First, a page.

Jethro Tull’s Ian Anderson is still happy to play the hits, after 50 years

SILVIA FINKE

The “Jethro Tull by Ian Anderson” concert at the Count Basie Theatre in Red Bank, Nov. 1, will feature Anderson, center, and, from left, Scott Hammond, John O’Hara, Florian Opahle and David Goodier.

“It’s just another day in the global office, just variations of where,” said a resolute Ian Anderson as he discussed the Nov. 1 “Jethro Tull by Ian Anderson” concert at the Count Basie Theatre in Red Bank. “Whether I’m jumping on a plane to Germany or a show in New Jersey I’m very fortunate to still be doing the job I love for nearly 50 years.”

Formed in Lancashire, England, in 1967, the group has gone through multiple personnel changes over the years, with Anderson being the one constant and the face of Jethro Tull. Once quoted as saying, “A band to me is whoever is in the room at the time,” Anderson has a steady complement of players on the roster at the moment: Florian Opahle (guitar), Scott Hammond (drums and percussion), John O’Hara (keyboards) and David Goodier (bass).

“I’ve been playing with the same bunch for the last 12 years,” he said, as if he found it difficult to believe. “Now that I think about it, this is one of the longest continuous lineups that the band has had. I’ve had 33 different musicians and many different versions of Jethro Tull. Some are dead and gone, others have moved on in different directions. It’s all part of the history of the band.”

The cover of the album “Jethro Tull: The String Quartets,” released in March.

Anderson loves doing what he’s doing for his life’s vocation, and therefore is constantly finding ways to re-invent his old material. Various guest musicians, a new album called String Quartets, a holiday song and even a mesmerizing, technically spectacular rock opera (telling the story of the man the band was named after, an 18th century agriculturalist) are all methods that Anderson has used to allow Tull to remain a force in music.

“We’ve been on tour without a break, it seems,” he said. “This is our third recent tour of the U.S., so we haven’t really slowed down.

“The rock opera was a different way of looking at Jethro Tull, by telling and re-imagining the story of Jethro Tull had he been alive today. I wanted it to be a playful look at a contemporary Jethro Tull, and I think it came off nicely.

“Working with the string quartet was a planned collaboration. I had two or three projects going on, so in between tours I took a look at some Jethro Tull songs and allowed the strings to interpret them and then threw my vocals and some flute over top and they made good or even mediocre songs sound spectacular. What a difference strings make, in hindsight; I wish that I had a full orchestra (laughs). John O’Hara worked on it with me; we recorded it in churches, which gave it a spiritual ambiance.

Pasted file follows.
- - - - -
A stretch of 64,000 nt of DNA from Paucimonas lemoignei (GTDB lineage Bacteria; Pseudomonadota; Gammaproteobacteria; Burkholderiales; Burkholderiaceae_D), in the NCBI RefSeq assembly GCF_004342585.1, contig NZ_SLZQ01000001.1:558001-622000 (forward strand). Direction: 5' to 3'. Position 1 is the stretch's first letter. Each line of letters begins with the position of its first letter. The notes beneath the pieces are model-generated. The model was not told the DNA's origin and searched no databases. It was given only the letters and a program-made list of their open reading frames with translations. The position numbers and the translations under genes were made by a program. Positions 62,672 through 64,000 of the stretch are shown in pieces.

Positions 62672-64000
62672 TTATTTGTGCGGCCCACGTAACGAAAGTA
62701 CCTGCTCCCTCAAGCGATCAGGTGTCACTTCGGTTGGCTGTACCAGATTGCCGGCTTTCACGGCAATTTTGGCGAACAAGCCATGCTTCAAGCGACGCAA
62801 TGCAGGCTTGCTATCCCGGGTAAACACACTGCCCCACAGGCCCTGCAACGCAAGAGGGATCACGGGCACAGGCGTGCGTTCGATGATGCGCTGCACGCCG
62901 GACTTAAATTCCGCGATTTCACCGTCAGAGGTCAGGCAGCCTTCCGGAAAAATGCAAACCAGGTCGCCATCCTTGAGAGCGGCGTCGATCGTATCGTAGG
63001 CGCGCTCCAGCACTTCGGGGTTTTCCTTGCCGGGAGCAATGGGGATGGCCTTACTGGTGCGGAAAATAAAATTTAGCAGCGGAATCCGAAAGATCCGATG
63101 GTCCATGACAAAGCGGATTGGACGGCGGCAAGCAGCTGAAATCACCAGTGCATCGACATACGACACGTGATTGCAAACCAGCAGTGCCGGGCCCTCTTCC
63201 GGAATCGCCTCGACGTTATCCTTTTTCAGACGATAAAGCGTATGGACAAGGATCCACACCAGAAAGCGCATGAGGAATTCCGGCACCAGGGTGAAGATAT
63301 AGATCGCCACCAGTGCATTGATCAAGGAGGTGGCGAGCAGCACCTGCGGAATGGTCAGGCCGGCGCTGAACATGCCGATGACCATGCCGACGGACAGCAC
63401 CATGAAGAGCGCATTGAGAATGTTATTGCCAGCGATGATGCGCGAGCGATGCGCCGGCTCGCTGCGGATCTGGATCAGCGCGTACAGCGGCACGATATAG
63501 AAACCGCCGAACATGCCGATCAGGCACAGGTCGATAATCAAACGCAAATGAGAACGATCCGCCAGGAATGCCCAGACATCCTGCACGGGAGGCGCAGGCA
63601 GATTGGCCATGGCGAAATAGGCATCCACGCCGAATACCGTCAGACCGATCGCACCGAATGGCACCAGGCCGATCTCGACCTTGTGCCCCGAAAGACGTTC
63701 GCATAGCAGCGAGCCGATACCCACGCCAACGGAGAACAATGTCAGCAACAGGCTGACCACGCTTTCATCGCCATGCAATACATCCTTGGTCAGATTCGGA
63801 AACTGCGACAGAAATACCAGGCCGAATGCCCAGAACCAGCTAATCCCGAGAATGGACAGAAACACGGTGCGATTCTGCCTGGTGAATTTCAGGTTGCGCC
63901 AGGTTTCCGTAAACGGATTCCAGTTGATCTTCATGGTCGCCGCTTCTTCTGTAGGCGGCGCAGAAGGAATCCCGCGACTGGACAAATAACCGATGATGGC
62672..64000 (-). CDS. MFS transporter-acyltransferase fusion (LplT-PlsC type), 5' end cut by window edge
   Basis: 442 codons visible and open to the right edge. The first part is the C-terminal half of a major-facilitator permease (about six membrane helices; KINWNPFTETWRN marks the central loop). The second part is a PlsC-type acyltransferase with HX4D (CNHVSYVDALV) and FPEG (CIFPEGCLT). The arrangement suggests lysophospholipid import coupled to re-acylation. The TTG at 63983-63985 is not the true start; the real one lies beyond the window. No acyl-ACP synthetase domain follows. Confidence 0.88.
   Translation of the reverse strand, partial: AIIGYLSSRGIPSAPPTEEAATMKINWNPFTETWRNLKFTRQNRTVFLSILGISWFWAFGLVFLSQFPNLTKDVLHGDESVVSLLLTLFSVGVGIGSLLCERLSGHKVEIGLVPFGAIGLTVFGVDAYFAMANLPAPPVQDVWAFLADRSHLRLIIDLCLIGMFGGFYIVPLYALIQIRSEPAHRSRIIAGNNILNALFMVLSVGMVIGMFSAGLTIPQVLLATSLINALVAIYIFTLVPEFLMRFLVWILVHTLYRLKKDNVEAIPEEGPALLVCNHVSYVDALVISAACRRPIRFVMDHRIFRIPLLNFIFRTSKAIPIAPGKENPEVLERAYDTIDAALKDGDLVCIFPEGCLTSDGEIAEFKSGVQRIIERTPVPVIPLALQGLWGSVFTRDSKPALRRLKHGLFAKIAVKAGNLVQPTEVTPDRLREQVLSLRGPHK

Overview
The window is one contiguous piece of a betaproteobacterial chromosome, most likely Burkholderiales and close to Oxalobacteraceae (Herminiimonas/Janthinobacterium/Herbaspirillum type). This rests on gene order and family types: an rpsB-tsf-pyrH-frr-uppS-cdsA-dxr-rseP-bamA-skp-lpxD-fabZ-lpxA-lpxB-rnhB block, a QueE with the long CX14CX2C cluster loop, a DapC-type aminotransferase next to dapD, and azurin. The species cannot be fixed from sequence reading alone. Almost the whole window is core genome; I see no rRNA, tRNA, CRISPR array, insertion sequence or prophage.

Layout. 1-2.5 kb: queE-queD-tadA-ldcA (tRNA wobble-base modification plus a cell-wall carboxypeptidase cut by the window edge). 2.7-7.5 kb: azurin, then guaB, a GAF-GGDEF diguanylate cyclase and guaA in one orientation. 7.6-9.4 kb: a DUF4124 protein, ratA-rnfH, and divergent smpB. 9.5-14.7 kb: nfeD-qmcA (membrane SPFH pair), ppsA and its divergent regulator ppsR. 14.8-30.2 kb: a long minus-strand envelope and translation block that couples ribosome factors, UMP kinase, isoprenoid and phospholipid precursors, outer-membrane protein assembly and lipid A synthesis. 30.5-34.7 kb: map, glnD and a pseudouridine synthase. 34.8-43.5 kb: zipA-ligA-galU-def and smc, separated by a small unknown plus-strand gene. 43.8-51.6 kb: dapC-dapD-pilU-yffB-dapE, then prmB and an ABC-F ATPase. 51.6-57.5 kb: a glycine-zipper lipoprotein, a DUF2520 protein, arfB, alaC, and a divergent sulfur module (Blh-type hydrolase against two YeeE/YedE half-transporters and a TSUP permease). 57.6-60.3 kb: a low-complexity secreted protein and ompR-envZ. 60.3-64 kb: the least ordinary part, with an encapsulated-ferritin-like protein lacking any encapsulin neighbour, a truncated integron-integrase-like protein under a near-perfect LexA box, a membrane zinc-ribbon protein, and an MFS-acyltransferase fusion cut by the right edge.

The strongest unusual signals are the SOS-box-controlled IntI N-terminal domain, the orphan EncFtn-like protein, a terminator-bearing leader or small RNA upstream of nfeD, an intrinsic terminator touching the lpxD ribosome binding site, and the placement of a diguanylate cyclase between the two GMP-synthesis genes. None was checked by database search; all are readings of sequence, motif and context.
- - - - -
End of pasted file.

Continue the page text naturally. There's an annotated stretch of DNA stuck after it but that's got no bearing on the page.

“Actually, the first time that I ever worked with strings was in October or November of 1968 when I recorded ‘Ring Out These Bells,’ a Christmas song which is now ‘Pass the Bottle,’ and it was just me and them and they made their presence felt. They were extrapolating on original ideas and it was a whole fresh way of looking at things.”

After this tour comes to its completion, there’s no rest for the weary as Anderson has his sights on a milestone in 2018.

“I’m beginning work on a 2018 tour that will commemorate the 50th Anniversary of Jethro Tull (i.e., the band’s first gig under that name), which will be Feb. 2, 2018. And then in 2019, between tours, we’ll be going into the studio to make a new record. I am still very lucky to have my job and that I am still physically fit to do so.”

So what can one expect at the Red Bank show and the upcoming anniversary tour? Will he and the band go the route of playing just their most recognizable material, like many of the classic rock bands now present to their audiences, or will they mix it up?

According to Anderson, it will be the usual high quality presentations that fans of the band have come to expect.

“Will it be a greatest hits tour? Every tour I’ve done since 1969 is a greatest hits tour,” he said. “So in that respect, it’s very much a greatest hits tour. Our fans will recognize the songs; in most cases, it’s our best known material. There are many artists who don’t like to perform their hits, and I’ve got a couple that I’d rather not, but I understand that they are what the people want, so I don’t mind doing them.

“Hey, if Robert Plant doesn’t like singing ‘Stairway to Heaven,’ but he gives it a go, that’s good enough for me. So can I.”

For more about Anderson, Jethro Tull and/or the purchase of tickets, visit jethrotull.com.

That’s it for this week! Please continue to support live and original music and until next week … ROCK ON!

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